The 2013 Fusion 1.6 auto is rated 26 combined. The 2013 Fusion 2.5 auto is also rated 26 combined.

    The 2013 Accord 2.4 auto is rated 30 combined.

    That's probably about $300-$400 a year. And so it's not a lot, but it's something....
  • benjaminhbenjaminh Posts: 2,875
    edited September 2012
    In top line trim, a Fusion Titantium 2.0 turbo gets from 0-60 in 6.8 seconds. Surprising, but a 4 cylinder Accord Sport manual is equal to that acceleration (but is otherwise much less lavishly optioned) for about $12,000 less.

    The Fusion Titanium that Motor Trend tested priced out at $37,670.

    The new top-of-the-line Touring 6 cylinder Accord lists for $34,220.

    A 2013 Accord 3.5 V-6 coupe 6 mt goes 0-60 in 5.6 seconds, which is seriously fast.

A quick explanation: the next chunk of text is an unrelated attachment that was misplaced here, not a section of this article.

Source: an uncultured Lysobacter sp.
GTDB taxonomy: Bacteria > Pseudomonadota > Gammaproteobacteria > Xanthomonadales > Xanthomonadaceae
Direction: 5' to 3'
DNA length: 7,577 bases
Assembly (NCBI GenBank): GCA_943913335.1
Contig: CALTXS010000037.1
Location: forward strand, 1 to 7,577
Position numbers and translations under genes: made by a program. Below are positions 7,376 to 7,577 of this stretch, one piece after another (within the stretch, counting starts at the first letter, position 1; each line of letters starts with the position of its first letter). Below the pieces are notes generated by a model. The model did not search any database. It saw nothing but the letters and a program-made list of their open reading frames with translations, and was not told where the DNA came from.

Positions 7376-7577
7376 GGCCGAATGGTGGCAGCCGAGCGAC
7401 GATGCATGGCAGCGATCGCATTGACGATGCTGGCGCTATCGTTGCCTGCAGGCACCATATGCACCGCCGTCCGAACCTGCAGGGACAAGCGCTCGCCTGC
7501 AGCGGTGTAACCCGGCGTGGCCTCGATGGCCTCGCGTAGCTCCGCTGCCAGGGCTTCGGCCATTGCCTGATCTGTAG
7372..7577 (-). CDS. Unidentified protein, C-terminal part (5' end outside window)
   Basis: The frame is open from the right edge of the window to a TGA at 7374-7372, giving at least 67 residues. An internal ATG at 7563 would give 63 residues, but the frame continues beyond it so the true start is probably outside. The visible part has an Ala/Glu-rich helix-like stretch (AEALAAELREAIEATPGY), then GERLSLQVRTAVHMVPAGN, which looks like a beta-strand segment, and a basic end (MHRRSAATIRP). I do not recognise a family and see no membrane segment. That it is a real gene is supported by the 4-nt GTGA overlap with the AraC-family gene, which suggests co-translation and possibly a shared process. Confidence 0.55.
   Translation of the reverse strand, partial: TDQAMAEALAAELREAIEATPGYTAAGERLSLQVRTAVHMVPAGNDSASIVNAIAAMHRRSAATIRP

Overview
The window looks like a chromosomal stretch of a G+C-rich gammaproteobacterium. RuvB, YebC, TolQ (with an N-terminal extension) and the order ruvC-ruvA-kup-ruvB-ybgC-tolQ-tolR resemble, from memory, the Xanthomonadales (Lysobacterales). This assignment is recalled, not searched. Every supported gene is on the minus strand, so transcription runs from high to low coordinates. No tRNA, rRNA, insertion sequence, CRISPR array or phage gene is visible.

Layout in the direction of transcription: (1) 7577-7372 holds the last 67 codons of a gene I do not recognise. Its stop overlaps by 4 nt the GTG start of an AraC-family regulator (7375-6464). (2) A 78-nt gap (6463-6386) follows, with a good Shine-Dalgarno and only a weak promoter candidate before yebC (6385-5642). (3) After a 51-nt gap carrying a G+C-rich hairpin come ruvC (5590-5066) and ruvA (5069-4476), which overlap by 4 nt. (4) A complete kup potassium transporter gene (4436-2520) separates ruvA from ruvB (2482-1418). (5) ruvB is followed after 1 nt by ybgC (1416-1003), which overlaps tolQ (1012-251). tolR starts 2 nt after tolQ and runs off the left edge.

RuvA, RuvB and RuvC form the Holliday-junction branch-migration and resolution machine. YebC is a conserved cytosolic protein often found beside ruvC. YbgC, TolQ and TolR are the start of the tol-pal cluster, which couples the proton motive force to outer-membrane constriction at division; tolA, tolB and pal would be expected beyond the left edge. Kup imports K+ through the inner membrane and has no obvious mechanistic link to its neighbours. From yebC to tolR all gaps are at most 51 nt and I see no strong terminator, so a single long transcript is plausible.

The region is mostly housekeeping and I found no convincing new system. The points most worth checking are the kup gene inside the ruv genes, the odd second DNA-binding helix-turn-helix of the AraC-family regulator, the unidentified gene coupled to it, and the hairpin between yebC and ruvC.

Inside Line says that the 6 cylinder auto sedan gets to 60 in 6.1 seconds. - ssan-altima-3-5-sl-track-test.html
  • cskicski West Springfield, VAPosts: 1,491
    Those are realistic numbers, and indicative of the entire mid-size sedan 4 cyl performance range.

    The Fusion has indeed matched or bettered every car in it's segment with a significantly smaller, turbocharged engine; therefore improving fuel economy while doing it.

    I am just defending the naturally aspirated 2.4 liter, 200hp and 186lb-ft engine in my car. I believe that this is the correct engine for it's application. (24/35 mpg).

    The turbocharged, SX version of my car was too expensive for my needs. (274HP, 22/34 mpg).

    I would not buy the 2.5 or the 1.6 liter Fusion. If I was going to pay for a turbo on my insurance then I want ALL of the benefits. Namely strong, powerful performance and reasonable fuel economy figures. The 2.0 liter choice felt right when I drove it and on paper.

    Chris Skalski: Network Engineer 2012 Kia Optima EX

  • akirbyakirby Posts: 8,018
    27 city and 30 combined is pretty impressive. CVTs are fuel efficient for sure.

    But the Fusion Hybrid gets 47/47/47. I don't think Accord can touch that even with a CVT.